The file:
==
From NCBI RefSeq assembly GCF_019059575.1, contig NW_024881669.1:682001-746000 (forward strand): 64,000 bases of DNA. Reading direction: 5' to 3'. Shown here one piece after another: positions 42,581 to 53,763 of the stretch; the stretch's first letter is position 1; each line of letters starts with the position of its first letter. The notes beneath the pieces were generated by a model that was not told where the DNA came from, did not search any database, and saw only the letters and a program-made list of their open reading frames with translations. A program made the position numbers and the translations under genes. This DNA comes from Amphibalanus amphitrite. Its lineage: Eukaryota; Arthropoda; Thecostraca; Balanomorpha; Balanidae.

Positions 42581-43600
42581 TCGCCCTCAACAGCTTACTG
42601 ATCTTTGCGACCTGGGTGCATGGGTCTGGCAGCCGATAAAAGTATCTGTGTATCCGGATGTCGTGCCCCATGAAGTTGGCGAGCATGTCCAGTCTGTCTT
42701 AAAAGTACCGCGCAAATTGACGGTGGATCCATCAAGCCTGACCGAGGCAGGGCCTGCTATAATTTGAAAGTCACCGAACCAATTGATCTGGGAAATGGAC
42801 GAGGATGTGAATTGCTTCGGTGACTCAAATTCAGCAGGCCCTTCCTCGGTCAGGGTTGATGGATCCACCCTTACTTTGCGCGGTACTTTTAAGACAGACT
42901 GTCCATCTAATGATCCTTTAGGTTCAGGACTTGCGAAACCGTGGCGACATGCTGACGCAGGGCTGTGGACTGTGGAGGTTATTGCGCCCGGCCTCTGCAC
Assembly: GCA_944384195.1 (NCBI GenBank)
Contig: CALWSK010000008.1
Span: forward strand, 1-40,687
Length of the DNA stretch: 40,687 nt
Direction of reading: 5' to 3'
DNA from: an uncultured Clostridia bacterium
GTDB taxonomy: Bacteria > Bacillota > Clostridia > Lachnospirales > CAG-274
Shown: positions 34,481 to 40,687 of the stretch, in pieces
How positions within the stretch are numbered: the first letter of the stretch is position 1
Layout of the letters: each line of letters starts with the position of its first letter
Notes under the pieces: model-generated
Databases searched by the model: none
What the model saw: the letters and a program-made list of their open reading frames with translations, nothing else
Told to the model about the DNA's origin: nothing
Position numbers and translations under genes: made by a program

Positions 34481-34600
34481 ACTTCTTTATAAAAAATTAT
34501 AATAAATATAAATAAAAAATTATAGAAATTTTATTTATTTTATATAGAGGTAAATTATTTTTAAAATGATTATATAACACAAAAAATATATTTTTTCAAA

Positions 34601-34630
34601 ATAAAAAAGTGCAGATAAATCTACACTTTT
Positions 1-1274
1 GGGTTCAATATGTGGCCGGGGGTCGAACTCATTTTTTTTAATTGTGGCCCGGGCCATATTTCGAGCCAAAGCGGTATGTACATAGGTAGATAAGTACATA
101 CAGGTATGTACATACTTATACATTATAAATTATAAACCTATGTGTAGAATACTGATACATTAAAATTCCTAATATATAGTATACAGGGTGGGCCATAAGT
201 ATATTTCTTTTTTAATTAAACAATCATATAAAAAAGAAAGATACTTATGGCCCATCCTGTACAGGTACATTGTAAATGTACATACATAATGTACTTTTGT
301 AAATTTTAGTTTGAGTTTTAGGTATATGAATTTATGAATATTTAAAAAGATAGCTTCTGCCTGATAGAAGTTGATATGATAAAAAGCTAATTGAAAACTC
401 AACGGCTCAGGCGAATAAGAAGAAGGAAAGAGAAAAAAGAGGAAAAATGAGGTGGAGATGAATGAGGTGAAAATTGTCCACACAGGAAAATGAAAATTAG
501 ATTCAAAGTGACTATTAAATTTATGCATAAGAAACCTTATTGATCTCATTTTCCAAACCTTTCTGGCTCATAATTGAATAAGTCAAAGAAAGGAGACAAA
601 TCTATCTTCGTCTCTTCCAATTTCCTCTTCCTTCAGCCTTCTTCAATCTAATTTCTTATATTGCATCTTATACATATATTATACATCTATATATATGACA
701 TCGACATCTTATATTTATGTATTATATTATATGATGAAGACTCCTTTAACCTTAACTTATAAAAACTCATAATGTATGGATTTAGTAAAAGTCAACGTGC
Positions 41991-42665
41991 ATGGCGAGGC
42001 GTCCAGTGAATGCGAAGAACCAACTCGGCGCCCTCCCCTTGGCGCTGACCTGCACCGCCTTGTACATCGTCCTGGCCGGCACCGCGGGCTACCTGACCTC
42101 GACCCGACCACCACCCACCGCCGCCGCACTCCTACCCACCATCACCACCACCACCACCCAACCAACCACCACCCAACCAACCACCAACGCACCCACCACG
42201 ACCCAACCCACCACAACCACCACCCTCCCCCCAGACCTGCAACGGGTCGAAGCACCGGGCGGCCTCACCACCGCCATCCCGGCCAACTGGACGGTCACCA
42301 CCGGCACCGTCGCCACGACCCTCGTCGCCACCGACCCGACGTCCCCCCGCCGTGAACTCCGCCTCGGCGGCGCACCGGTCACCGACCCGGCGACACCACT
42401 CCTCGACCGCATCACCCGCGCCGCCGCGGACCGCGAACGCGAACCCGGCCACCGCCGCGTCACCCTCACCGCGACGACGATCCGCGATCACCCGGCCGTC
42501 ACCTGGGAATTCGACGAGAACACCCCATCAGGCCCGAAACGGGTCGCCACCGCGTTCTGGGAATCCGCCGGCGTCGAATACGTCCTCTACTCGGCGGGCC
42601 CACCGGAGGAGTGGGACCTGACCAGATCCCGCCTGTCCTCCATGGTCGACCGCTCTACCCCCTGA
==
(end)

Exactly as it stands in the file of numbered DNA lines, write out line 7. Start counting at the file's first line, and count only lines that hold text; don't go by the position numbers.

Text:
42901 GTCCATCTAATGATCCTTTAGGTTCAGGACTTGCGAAACCGTGGCGACATGCTGACGCAGGGCTGTGGACTGTGGAGGTTATTGCGCCCGGCCTCTGCAC